March 21, 2022

Students Who Mean Business

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In order to ensure the prosperity of Louisiana’s business community, the Young Entrepreneurs Academy of Baton Rouge (YEA BR) is actively working to develop high school students in the Baton Rouge area into confident business leaders. With strong engagement from current business leaders, students spend the year launching a business, while learning best practices and practical skills.


“The Young Entrepreneurs Academy is a terrific outlet for young people looking for a pathway into business, offering an opportunity to not only elevate these young people, but also encourage them to start their businesses in Louisiana in an effort to continue elevating our state for future generations,” says Deborah Sternberg, founder and chair of YEA BR.


Recognizing a disconnect between workforce development and education, Deborah was inspired to find a way to close those gaps for young people. After many conversations with local business leaders and colleagues, Deborah collaborated with the national Young Entrepreneurs Academy to launch a Baton Rouge chapter in 2018.


YEA BR is open to high school students from the nine-parish Greater Baton Rouge area and combines a proven national curriculum with the experiences of local business leaders, educators, community members, and entrepreneurs. Through experience-based programming, students are empowered to transform their ideas into enterprises and advance their ambitions.  


This after-school program works to connect the students’ talents and interests to a potential business opportunity. Over the academic year, students create a business plan, develop a company brand, formally file the business with the Louisiana Secretary of State’s office, and then launch their very own start-up.


Each spring, to conclude the program, students participate in a Shark Tank-like investor panel as they seek seed money to expand their businesses. Recently, 19 students pitched their ideas for a chance to win their share of $25,000 to help fund their start-up. Kayla Gibson, a senior at Liberty Magnet High School, was awarded top prize of $5,000 in seed funding for her business, Sweet Benefits, a concept that creates healthy versions of popular sweets by using vegetables and fruits. Additionally, Kayla won the opportunity to compete in the YEA USA National Pitch Competition later this year.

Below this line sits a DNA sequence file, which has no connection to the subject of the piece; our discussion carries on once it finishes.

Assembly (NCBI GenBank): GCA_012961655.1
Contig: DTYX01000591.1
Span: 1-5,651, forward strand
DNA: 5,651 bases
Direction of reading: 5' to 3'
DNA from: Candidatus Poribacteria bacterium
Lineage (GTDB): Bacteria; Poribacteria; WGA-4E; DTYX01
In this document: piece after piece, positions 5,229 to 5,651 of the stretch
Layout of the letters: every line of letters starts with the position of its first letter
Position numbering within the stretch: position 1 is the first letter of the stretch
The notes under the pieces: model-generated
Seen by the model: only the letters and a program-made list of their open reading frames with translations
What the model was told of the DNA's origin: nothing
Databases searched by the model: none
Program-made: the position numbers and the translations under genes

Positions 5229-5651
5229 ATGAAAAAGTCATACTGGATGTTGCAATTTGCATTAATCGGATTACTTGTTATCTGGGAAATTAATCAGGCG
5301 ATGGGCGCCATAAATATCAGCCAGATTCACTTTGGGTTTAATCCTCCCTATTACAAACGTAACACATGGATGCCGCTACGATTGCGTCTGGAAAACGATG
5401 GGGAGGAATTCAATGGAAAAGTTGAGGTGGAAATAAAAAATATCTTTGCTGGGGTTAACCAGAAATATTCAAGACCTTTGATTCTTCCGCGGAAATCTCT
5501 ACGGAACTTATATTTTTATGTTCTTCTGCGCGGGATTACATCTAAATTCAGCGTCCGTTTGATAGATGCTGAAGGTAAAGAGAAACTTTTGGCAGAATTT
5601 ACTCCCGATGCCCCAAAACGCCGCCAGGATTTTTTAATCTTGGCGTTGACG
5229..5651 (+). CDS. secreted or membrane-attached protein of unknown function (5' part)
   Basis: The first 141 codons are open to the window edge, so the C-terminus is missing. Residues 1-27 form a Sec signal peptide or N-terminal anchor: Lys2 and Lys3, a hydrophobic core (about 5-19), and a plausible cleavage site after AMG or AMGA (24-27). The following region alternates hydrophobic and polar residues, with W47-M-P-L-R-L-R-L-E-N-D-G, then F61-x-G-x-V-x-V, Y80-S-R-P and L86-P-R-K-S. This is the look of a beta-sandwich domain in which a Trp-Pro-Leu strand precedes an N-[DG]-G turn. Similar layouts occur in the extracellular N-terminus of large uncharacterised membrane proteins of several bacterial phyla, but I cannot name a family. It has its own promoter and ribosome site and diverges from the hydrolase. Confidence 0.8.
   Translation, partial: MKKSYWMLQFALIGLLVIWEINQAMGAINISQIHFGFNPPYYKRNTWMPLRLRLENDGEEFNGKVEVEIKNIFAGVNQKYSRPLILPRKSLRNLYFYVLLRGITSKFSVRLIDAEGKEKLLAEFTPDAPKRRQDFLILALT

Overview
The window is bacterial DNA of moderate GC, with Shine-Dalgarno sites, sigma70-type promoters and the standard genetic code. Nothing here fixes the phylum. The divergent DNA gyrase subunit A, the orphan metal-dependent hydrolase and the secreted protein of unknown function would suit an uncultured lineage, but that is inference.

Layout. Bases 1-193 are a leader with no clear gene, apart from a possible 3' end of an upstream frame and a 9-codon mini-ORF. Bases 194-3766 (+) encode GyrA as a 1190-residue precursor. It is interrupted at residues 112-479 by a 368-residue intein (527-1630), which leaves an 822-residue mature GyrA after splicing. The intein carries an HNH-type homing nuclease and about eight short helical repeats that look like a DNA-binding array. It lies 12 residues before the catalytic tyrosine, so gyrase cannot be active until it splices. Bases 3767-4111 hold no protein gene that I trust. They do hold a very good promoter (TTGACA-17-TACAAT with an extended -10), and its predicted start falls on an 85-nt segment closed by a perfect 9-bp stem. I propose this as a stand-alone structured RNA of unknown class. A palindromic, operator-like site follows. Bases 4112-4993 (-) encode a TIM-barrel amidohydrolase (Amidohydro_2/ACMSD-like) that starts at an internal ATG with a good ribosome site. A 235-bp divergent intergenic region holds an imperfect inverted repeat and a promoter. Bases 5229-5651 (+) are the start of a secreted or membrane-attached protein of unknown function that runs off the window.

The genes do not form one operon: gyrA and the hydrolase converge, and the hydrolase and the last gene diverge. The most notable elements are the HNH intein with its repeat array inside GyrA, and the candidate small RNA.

“When I was dealing with anxiety and depression, my doctors told me to eat healthier and start exercising. I combined their recommendations with my desire to be a baker and turned it into a business that could produce healthy snack options that actually taste good,” shares Kayla. “I also plan to ‘bake a difference’ by partnering with other organizations and donating a portion of my profits to obesity research and outreach.”

Partnerships play a key role in helping start-ups get off the ground. Deborah says that collaborative efforts have been paramount to the success of YEA-BR. Together, with Louisiana Economic Development (LED), the LSU E.J. Ourso College of Business, the Baton Rouge Area Chamber (BRAC), and over 100 other businesses and individuals, the Young Entrepreneurs Academy has thrived. Since opening, YEA BR has graduated 79 students and launched over 66 start-ups in Louisiana. And as these participating students learn to develop and run an enterprise, the local and state economy grows and can enjoy future benefits.


The U.S. Small Business Administration notes a surge in new business applications in 2021, resulting in 5.8 million total submissions. Louisiana accounted for 107,292 applications, the 16th highest among states. That’s 2,308 applications for every 100,000 people in Louisiana, much higher than the national average. LED confirms these figures and anticipates an economic expansion that will be accompanied by a significant demand for skilled workers. To capitalize on these opportunities, not only are economic strategies needed, but also entities willing to play a leadership role in their development. YEA BR is doing just that and is proud help develop this growth.


“The Young Entrepreneurs Academy takes students out of the classroom, providing hands on learning opportunities where they can better understand business. And if they decide not to be an entrepreneur, that’s ok,” says Deborah. “They’ll still have the skills to be excellent employees, and that’s what Louisiana needs.”
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